There is plenty of doom and gloom to talk about and scary charts to explore, but first ….
Here’s an amusing story (not necessarily true) courtesy of a tax attorney who led a seminar I attended. Who knew that tax attorneys have a sense of humor?
A company was relocating to Knoxville and needed an office manager. The owner of the company was a Harvard man and the candidate search had come down to two applicants – a Harvard alum (H) and a UT grad (T). The owner decided to give the two candidates a test to determine which to hire. After the test, the owner sat down with H and told him he did not get the job. Here is the conversation that ensued:
H: What was my score on the test?
Owner: You answered 9 out of 10 questions correctly.
H: How did that compare to T’s score?
Owner: He also answered 9 out of 10 questions correctly.
H: Since we both got 9 answers right and I graduated from Harvard as you did, why don’t you give me the job?
Owner: My decision was based more on the answer to the question you got wrong.
H: What do you mean?
Owner: Well, T missed number 7 and answered, “I have no idea”. You missed the same question, but your answer was “Neither do I”.
Life and the stock market are all about perspective. The S&P 500 hit an all-time closing high of 2,130.82 on May 21, 2015. On Friday, December 11, 2015, the S&P fell 1.94% for the day to close at 2,012.37. The S&P 500 has lost 5.56% since the high in May.
Remember the panic in August of this year when the S&P 500 fell 11% in six days? The closing low then was 1,867.67. The index has gained 7.75% through Friday since that low. So, we have a perfect test case of the glass half empty, glass half full approach to life. Will you focus on the 5.56% loss since the high or the 7.75% gain since the low?
The Big Picture
The S&P 500 has been in an upward sloping channel for the last 4 ½ years. The good news is that the channel is still intact. The bad news is that since the high back in May, the index has made a series of lower highs and appears to be getting weaker and weaker. It is possible that it gets so weak that it falls out of the channel and into a major correction.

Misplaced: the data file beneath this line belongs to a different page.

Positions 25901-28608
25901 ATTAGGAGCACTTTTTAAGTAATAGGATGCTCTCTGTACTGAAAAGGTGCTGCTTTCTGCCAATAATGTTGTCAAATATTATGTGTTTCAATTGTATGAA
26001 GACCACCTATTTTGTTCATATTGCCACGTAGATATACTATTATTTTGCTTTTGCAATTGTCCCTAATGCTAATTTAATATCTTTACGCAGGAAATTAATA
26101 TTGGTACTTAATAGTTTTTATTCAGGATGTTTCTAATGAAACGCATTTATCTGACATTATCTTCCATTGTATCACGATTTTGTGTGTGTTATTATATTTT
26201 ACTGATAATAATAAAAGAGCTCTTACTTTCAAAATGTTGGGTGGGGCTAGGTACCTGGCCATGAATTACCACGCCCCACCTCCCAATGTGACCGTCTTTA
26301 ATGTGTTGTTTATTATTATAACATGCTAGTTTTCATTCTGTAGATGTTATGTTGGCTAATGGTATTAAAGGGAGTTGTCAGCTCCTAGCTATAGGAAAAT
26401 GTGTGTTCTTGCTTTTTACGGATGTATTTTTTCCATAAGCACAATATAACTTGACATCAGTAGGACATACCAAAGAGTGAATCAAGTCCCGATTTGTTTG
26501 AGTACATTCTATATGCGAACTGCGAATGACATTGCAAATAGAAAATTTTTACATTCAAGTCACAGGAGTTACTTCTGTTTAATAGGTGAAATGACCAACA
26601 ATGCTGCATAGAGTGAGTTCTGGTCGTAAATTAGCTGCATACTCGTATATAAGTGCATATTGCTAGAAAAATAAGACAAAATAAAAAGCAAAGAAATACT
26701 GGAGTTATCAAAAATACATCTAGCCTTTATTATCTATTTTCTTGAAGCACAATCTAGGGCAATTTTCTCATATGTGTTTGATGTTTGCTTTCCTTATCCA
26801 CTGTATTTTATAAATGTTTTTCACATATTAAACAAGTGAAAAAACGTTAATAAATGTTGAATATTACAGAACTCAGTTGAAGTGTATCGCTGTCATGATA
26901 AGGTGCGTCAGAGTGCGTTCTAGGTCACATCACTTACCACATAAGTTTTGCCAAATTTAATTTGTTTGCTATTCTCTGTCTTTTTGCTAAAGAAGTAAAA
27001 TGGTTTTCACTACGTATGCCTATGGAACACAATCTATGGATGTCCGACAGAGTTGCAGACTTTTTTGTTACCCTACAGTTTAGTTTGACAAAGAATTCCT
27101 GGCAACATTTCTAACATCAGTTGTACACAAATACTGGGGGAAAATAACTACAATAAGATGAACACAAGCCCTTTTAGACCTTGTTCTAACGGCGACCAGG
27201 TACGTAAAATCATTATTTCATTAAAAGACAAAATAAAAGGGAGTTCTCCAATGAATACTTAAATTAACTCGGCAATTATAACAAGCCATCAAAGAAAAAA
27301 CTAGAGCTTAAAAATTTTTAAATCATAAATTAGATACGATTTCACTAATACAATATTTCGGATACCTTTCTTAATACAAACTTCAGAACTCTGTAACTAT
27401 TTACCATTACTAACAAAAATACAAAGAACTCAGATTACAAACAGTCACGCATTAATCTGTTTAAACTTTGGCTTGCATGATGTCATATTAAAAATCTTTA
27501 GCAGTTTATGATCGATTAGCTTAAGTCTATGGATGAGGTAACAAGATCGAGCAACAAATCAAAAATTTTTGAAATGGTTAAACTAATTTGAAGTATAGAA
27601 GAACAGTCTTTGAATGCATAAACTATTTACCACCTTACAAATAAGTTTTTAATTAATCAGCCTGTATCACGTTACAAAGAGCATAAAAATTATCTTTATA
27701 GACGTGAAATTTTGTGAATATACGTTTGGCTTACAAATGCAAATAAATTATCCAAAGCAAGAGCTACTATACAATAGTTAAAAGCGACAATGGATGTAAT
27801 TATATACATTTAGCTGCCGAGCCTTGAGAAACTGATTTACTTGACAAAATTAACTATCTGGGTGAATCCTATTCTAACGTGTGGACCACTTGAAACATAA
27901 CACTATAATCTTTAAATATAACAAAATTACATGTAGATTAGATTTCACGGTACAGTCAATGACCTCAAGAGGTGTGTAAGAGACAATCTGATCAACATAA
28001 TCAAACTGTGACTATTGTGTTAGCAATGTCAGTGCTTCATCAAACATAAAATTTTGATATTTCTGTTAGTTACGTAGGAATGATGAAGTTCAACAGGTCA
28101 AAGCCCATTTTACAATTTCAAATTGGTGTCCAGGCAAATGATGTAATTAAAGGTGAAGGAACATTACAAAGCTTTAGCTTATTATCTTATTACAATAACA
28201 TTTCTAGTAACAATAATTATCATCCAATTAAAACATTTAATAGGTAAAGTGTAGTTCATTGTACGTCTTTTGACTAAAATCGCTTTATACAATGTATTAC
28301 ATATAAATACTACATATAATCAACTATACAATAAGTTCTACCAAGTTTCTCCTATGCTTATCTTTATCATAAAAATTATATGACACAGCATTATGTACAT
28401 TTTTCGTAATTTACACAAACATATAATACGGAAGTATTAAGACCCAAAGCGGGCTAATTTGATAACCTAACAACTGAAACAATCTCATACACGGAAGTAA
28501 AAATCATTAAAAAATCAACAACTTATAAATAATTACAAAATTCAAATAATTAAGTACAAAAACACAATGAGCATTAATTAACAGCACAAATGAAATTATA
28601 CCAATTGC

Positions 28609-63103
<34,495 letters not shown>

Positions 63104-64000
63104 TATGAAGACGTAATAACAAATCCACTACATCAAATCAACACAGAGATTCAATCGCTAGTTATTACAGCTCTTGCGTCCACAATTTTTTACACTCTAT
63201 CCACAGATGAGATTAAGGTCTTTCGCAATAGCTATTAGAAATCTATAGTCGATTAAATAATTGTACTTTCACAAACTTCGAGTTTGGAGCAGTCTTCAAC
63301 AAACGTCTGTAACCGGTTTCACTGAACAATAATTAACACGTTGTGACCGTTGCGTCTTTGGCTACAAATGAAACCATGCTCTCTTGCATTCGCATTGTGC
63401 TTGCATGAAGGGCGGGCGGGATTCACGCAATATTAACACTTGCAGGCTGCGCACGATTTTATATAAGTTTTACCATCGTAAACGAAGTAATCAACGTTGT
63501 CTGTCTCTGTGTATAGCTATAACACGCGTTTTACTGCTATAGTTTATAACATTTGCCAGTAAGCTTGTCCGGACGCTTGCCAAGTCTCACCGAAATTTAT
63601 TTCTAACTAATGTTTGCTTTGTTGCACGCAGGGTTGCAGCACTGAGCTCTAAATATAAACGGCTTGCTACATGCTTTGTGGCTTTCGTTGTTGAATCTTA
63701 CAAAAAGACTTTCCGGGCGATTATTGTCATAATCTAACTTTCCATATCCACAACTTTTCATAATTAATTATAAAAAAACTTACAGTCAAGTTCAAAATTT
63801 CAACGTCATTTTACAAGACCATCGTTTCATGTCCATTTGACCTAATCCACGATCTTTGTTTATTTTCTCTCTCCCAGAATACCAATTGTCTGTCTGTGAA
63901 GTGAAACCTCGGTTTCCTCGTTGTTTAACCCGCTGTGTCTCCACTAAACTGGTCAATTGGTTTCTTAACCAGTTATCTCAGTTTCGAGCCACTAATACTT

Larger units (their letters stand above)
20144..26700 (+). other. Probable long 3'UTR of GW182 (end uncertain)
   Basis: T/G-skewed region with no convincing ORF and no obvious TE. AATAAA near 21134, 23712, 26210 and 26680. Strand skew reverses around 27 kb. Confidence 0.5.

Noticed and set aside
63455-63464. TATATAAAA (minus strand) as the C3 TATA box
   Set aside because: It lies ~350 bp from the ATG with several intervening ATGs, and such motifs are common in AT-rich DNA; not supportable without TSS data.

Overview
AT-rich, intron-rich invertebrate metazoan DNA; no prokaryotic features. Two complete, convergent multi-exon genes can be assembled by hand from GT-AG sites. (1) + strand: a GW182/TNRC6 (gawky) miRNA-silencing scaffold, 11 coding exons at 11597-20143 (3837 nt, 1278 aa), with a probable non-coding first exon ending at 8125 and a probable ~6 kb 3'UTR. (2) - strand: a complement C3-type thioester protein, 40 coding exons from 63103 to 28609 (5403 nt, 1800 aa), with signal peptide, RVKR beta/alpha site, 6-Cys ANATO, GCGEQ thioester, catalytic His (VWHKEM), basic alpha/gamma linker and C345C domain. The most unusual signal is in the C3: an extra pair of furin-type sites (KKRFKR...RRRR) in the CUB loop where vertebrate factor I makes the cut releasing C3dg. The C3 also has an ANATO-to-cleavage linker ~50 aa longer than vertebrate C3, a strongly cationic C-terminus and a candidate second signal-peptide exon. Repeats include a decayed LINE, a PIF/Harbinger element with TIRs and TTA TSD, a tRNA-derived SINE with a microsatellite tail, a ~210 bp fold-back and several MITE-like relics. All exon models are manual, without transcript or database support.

As we close out the year, there are two index levels to keep in mind: 2,120 and 1,980. If the S&P 500 can close above 2,120, we have likely pierced through the lower high line, which would be very bullish. On the other hand, if the index falls below 1,980, the multi-year upward channel may be history. Friday the index closed at 2,012.
December is traditionally the best month of the year for the stock market. Since 1950, the S&P 500 has averaged a 1.67% increase in December (courtesy of Kimble Charting Solutions). A less well known fact is that the first two weeks of December are normally flat to down. A bottom has historically occurred between the 15th and 17th of December and from that point the fabled “Santa Claus” rally has begun. Given the terrible week in the markets we just witnessed (S&P 500 down 3.69%), we’re either in for a heck of a rally for the last two weeks of the month or Santa won’t be coming this year.
The final chart below shows that a short-term bottom is possibly close at hand. The chart shows the S&P 500 from the low point in 2011 to the present. It also shows two indicators that measure extremes:
VIX – is the symbol for the Chicago Board Options Exchange Volatility Index which shows the market’s expectation of 30 day volatility. When the VIX spikes higher and rises above the 22 level, as it did on Friday, it can signify a short-term bottom.
The McClellan Oscillator measures the short-term breadth of the market. It is calculated using moving averages of the number of stocks on the New York Stock Exchange that are advancing versus declining. In rare cases the Oscillator goes below the -225 level. When that happens, as it did on Friday, it also can signify short-term bottom.
The blue arrows on the chart show the times that the VIX has risen to a level above 22 and the McClellan Oscillator has fallen to a level below -225 at the same time. You can see that this a fairly rare occurrence. Each previous time both indicators have signaled extremes, the market was either at a bottom or very close to one. If the indicators are right this time, we should see a rally sometime next week.